Frustrated First-Time Buyers Flood The Rental Market

Frustrated First-Time Buyers Flood The Rental Market
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With rising mortgage rates, many would-be first-time buyers are no longer able to make it onto the property ladder. And these frustrated first-time buyers are now swelling the number of renters.

With mortgage rates for two- and five-year fixed-rate mortgages exceeding 6% and the cost-of-living crisis deepening, the dream of owning a home becomes no longer achievable for many frustrated first-time buyers.

As a result, these would-be homeowners have to continue to rent and thereby increase the competition amongst renters.

Advice by proptech company iPlace Global could make the situation worse as they suggest to frustrated first-time buyers to delay buying a house until 2024.

As they anticipate that house prices will fall next year, they think first-time buyers will be better off waiting until they can afford more.

Rents Have Risen Sharply

The already expensive rental property market has seen rents go up by 3.2% this quarter, with the average asking rent outside of London now standing at £1,162 per calendar month.

This sharp rise is down to a lack of supply coupled with increased demand. Compared to last year 20% more people are looking to rent, a number swelled by frustrated first-time buyers. At the same time, the number of properties available to rent is down by 9% compared to the previous year.

Like in the residential sales market, this toxic combination has pushed up prices to record levels.

However, the number of new rental properties coming on the market is rinsing in all regions apart from London, where supply levels are down by 24%. The South West of England has seen an increase in rental properties coming available by 19%.

In Yorkshire & The Humber 12% more rentals are on the market and in Wales 10% more rental properties are on offer for renters. But despite this increase in rental properties, demand continues to outstrip supply.

Whilst it’s positive news that most areas are seeing more properties coming to market, with London the notable exception, ultimately the gap between supply and demand is becoming wider across the board. We will need a significant addition of homes to come onto the market to even begin to balance the scales.

Tim Bannister, Director of Property Science at Rightmove

Downsizing To Cut Costs

Not only rising rents but also the worsening cost-of-living crisis squeezes the budgets of renters and homeowners alike.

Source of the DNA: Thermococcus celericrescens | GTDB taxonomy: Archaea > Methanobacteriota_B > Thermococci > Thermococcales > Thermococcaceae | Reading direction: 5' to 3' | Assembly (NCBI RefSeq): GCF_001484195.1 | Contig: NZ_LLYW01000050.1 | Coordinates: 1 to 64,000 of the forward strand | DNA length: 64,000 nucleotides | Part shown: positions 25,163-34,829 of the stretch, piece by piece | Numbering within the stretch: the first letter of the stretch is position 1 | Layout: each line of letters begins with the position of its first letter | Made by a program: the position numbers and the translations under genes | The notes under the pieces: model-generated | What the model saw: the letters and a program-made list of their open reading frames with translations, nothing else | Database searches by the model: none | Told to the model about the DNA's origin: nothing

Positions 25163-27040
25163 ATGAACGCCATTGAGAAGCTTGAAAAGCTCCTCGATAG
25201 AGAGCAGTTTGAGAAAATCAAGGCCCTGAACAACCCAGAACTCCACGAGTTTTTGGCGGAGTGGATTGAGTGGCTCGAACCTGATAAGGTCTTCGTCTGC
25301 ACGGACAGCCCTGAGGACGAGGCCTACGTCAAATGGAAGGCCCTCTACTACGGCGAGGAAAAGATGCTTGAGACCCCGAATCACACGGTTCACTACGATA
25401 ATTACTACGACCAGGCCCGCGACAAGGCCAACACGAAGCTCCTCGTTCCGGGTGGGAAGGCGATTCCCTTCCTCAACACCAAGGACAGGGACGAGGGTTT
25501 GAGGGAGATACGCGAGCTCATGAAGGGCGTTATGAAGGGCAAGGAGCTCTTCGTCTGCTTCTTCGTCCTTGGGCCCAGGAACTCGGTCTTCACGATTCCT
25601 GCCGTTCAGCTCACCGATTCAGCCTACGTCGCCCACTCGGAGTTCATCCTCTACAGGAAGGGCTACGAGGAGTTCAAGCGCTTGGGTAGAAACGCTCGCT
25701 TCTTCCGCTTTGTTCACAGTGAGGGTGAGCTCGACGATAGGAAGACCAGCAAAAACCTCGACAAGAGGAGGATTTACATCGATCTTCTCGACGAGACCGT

Many are forced to downsize to cut down on their outgoings. Already, competition for studio flats has risen by 71% compared to last year. Which means competition between potential tenants is hotting up.

While during the pandemic people were looking for more space, now the budget is dictating what people are looking for and space comes at a premium.

In the property sales market, no direct signs have yet been seen that homeowners have started to downsize. However, data from TwentyCi suggests that this could happen as interest rates and living costs rise.

But for now the data agency says the market is still robust, even though signs of stress start to appear.

Their data shows that the number of new instructions, sales agreed and contracts exchanged have all risen in Q3 compared with the same quarter in 2019. However, the number of sales that have fallen through has risen by 18%.

This could be because of the increased number of transactions, but TwentyCi believes it is also a result of rising mortgage rates and the withdrawal of mortgage offers.

A further sign that homeowners are looking to downsize is the high number of people wanting to move. The date by TwentyCi shows that in October 400,937 people were wanting to move.

Given the pressures on household budgets, this high number seems to indicate that many of them need to move to a smaller home to balance the books.

House Prices Still Rising But At Slower Rate

According to TwentyCi all regions of the UK have seen house prices rise in Q3 of 2022 compared to Q3 in 2019. The data agency puts the current average asking price at £425,000, which is a 23% increase from 2019, when the average asking price was £344,000.

But the report suggests that rising inflation and interest rates combined with increased cost of living will soon slow down the house price growth.

Another sign that the market is slowing down is that the number of transactions is falling. HMRC’s latest figures show that they were the same in September as in August, but 37% lower than last year.

Nothing better reflects the health of the housing market than the number and pace of transactions rather than more volatile prices. Interestingly, the slightly historic nature of these latest figures reflects how activity was beginning to stall even before the traumatic events at the end of September.

Jeremy Leaf, former RICS Residential Chairman and north London estate agent

The question is, is this just the normal slump in the run-up to Christmas, or is the property marker really starting to slow down.

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  • News Desk

    Our news desk team includes a qualified architect, a freelance journalist, and a fanatical property expert who has over 12 years experience in the industry.

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